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Bringing the capital of the world to Mozambique and putting it to work to preserve a piece of African heritage and change the lives of countless people.

The area, although mostly untouched by human interference, is surrounded by villages and small human settlements struggling to carve a living out of a land which can be as harsh as it is beautiful. The creation and establishment of Pembi offers neighboring tribes alternatives to poaching and daily wars against animal encroachment on crops.

With this development comes schools, commercial farming initiatives, medical facilities and better, controlled use of game as resource. With the balance restored, Pembi is cherished by neighbouring communities as the invaluable bringer of life and opportunity.


The construction phase of the conservancy alone will require labour employment of hundreds of Mozambican workers, while the operating of the reserve will maintain employment of nearly as many locals. Engagement of services by the private lodges will further create employment opportunities within the local communities.

A development center will serve to teach the community various skills needed to fill jobs within the wide scope of the Pembi project, as well as business skills to run their own SME businesses. This will include development support, catering, hospitality, game scouts, construction, crafts, and technical skills.

The informal economy of the area will see tremendous growth as a result of increased wage incomes of local families through direct employment. The increase in local consumption levels and spending will in turn stimulate many new businesses.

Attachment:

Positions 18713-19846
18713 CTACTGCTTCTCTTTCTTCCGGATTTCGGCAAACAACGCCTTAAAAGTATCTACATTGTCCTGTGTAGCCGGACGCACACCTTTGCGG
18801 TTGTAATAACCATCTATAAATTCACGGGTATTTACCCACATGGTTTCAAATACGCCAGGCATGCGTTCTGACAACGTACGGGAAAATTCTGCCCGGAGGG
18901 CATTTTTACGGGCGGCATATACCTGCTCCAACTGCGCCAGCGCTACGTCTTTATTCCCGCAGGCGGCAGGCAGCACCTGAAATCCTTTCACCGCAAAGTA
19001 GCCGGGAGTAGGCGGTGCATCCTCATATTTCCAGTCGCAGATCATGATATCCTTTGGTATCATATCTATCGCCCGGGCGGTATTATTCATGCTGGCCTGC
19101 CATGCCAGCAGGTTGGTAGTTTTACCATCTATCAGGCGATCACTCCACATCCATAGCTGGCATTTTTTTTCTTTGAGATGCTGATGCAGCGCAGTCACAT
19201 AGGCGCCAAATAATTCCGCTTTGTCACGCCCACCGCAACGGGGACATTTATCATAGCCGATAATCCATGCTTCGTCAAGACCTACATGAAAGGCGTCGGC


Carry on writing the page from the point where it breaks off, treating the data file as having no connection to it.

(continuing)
Local farmers selected within the community will receive practical training in farming methods best suited to the area to improve local food security crops (maize and beans). The Pembi Agri Project will also introduce and promote cash crops with good domestic and export markets, such as groundnuts, white maize, soybean, sesame, pigeon pea and various chili varieties. Besides generating income, these crops are selected for their potential to improve soil fertility and easy cultivation within a conservation agriculture regime.

Storage infrastructure to reduce post-harvest losses will be placed in various districts in the area, while distribution and agri-processing will be introduced to add value to the various crops and linking them to local and export markets, translating into fair prices paid to the farmers.


A re-investment model will be established to create returns on CSI funding and will continually build on the project capacity, efficiencies, and growing profitability. This fund will be targeted at the development of small-scale farmers and other SME business linked to Pembi Wildlife Conservancy and the Pembi Agri Project. Once the conservancy is fully operational, it will establish the Pembi Social Trust which will raise funding by additional social investments over the next 10 years.

Other initiatives include improved access to clean, potable water sources, and education around the value of agriculture, food security and nutrition, which will also involve aiding existing schools in need of rehabilitation and establishing school vegetable garden programmes.


Leave a legacy by becoming part of the most significant private conservation effort in the last 100 years.